My name is Yitu A. Ikapitte, I am 17 years old and i am a rising senior at MLK High. I came to temp at the NCRC because I was interested in the voluntary work of helping people who are having serious issues in their lives and to learn proper procedures to calm down and mediate serious situation. This summer I will spend my time to help out this important organization in any way possible as well as gain experience working with real mediators. I am proud to be part of this extraordinary team and look forward to the projects I will be taking part in this summer.

My name is Tiobista and I am 16 years old. I go to MLK High School and I am about to be a Junior. I am Ethiopian American, first generation born here in the states. There are many things I enjoy to do but mostly I like to help people, which is why I really like this organization, and am so glad to be spending my summer here. I really think I will gain a lot this summer so I am very excited to see where this internship will take me and what I will learn from it.


May 23, 2017

Earlier this month, NCRC joined with Prevent Child Abuse Tennessee to screen the documentary film, Resilience: The Biology Of Stress & The Science Of Hope. Several staff members had seen the film already, and we agreed that sharing it with all of our mediators would be of tremendous value to them and, by extension, to the people we serve. We put quite a lot of time and thought into our ongoing education for mediators, and one area of focus is sharing best practices for supporting mediation clients with trauma history. This film, we felt, would be perfect. But where could we hold a screening?

Enter the Joy in Learning committee of Westminster Presbyterian Church. Recognizing that Resilience would also be of great interest to the many parishioners who engage in outreach and mission work through the church, the church generously offered the use of their beautiful new gathering space for the screening. This venue was ideal, and it allowed us to gather a large and diverse audience. After the screening (lasting about an hour), the audience engaged a lively discussion of how best to use the lessons of the film. Reluctantly, the group broke up after another hour, as people finished the last delicious brownies (made by congregants) and returned to their afternoon obligations.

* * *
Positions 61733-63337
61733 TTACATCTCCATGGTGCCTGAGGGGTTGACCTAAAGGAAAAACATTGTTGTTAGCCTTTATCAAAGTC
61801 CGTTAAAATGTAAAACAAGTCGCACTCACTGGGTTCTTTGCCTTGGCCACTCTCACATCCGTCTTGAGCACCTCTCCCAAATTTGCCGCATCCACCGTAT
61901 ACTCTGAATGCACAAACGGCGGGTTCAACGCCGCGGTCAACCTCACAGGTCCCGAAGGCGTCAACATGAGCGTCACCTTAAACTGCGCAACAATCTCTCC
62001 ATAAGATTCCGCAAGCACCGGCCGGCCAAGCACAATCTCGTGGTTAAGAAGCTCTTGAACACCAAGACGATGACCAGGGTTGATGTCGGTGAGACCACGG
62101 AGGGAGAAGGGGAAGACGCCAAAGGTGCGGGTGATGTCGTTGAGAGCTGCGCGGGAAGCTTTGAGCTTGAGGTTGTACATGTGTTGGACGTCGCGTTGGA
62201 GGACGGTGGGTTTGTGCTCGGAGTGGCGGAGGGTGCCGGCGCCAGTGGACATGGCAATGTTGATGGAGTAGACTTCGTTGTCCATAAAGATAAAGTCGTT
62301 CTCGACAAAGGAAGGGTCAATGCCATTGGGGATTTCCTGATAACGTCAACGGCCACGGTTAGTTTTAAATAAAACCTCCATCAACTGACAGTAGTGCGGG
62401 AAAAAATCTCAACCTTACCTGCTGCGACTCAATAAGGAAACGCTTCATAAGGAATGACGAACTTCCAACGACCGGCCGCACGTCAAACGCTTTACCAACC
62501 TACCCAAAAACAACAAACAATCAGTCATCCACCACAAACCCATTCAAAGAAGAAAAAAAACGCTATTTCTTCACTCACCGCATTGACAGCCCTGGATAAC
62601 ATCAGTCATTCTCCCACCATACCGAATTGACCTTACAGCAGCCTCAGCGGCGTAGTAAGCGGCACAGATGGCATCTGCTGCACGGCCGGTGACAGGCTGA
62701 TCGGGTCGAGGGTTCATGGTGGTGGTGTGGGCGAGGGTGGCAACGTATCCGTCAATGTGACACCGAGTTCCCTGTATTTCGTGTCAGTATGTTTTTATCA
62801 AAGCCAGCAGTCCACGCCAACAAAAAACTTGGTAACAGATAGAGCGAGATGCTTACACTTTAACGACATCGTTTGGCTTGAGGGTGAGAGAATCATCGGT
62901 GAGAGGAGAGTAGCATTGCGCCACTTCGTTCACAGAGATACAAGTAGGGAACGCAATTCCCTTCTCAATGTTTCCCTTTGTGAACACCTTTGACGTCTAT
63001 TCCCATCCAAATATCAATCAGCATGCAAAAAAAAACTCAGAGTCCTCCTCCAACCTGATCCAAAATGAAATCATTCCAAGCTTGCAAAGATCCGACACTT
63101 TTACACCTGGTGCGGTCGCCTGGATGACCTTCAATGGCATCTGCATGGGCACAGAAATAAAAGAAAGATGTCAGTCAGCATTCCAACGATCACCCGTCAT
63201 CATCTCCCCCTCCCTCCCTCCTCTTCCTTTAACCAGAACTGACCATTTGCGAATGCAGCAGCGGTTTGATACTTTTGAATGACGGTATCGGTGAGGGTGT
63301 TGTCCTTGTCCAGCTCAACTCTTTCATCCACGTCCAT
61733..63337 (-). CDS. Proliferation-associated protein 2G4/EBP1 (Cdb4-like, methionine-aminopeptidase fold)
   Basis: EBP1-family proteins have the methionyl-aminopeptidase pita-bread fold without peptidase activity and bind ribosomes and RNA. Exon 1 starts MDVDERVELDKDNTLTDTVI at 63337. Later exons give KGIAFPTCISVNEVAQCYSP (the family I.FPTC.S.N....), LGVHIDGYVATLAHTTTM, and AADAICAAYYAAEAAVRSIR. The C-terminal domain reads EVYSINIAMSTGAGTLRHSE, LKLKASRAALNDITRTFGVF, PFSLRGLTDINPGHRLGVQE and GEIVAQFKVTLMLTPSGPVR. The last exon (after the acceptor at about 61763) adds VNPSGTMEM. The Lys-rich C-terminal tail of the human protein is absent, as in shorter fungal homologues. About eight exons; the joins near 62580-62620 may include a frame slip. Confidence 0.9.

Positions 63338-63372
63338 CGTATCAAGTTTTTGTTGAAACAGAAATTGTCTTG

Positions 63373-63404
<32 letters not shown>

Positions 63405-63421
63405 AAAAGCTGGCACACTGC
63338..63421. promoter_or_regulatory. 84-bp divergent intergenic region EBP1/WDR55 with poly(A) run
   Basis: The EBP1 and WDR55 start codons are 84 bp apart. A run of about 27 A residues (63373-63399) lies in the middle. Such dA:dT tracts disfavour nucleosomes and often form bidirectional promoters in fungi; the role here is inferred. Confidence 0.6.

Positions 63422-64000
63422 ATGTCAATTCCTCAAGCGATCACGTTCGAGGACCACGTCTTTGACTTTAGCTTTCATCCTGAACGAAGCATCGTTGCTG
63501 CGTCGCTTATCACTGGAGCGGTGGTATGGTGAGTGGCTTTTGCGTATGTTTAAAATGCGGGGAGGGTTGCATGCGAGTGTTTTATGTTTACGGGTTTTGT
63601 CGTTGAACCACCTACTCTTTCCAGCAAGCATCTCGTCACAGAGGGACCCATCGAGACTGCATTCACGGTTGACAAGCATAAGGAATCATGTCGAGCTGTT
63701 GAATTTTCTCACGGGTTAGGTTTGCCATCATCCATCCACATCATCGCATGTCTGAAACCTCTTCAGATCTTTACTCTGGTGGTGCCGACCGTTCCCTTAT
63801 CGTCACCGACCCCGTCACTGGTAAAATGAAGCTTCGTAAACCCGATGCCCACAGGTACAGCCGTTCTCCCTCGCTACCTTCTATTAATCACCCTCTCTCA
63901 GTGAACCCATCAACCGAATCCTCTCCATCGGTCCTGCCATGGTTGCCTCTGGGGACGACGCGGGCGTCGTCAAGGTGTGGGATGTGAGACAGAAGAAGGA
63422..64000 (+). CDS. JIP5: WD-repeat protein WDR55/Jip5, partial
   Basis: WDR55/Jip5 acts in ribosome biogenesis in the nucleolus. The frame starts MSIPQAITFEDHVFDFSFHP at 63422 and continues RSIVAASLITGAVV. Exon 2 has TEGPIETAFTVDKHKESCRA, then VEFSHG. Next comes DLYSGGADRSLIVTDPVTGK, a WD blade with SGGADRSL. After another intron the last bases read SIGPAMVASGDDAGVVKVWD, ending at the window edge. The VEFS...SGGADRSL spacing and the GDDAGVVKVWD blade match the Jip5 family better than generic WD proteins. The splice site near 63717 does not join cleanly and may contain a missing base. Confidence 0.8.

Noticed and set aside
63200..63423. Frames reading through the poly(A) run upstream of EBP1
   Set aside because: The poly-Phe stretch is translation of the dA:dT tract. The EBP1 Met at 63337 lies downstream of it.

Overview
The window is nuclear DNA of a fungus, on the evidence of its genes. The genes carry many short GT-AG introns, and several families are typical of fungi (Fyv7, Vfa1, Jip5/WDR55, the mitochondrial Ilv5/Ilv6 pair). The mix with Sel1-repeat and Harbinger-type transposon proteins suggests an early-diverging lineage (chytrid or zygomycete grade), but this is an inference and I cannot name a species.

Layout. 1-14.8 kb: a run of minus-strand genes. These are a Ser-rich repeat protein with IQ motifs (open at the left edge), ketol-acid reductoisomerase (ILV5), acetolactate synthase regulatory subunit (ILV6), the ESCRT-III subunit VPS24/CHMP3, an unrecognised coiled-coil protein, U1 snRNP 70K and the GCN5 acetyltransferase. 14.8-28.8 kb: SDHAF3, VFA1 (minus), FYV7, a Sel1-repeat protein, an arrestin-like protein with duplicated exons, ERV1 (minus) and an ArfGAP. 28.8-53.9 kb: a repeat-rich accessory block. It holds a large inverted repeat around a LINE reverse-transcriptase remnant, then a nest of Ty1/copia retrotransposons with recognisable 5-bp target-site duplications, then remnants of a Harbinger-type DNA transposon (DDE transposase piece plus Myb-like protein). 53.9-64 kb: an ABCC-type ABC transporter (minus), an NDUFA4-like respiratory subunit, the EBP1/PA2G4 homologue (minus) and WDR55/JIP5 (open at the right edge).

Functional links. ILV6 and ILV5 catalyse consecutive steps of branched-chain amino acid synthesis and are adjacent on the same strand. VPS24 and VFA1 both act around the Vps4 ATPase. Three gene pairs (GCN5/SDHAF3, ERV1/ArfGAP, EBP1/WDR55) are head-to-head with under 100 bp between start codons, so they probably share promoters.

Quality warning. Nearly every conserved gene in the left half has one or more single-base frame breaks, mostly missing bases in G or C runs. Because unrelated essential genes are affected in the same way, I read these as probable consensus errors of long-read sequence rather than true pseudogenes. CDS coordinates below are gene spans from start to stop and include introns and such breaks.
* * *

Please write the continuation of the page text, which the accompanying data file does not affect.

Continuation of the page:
If you have not yet seen this film, we urge you to do so. For information on screening options, contact Prevent Child Abuse Tennessee.


March 22, 2017

The amazing group of students from WNE Law School on Alternative Spring Break, serving NCRC and exploring Nashville.

If you want to know what discipline, talent, teamwork, creativity, energy, and sparkling good humor look like in action, you need to meet these law students from Western New England University School of Law. Twenty talented students spent their Alternative Spring Break with us, producing a prodigious amount of much-needed research with aplomb. And laughter.

The law firm Nelson Mullins generously stepped in to support the group by providing a large conference room for the week where they could work. The students very much appreciated the opportunity to spend time at Nelson Mullins’s gorgeous downtown space, absorbing the professional culture of that environment. The other half of their time was spent at the NCRC office — far less glamorous than Nelson Mullins, but we did bring in lunch and keep them fueled with good french-press coffee.

The NCRC office feels oddly empty, now that they have returned to Massachusetts. We hope they decide to come back next year. And maybe, if we are lucky, a few will decide to launch their careers here in Nashville!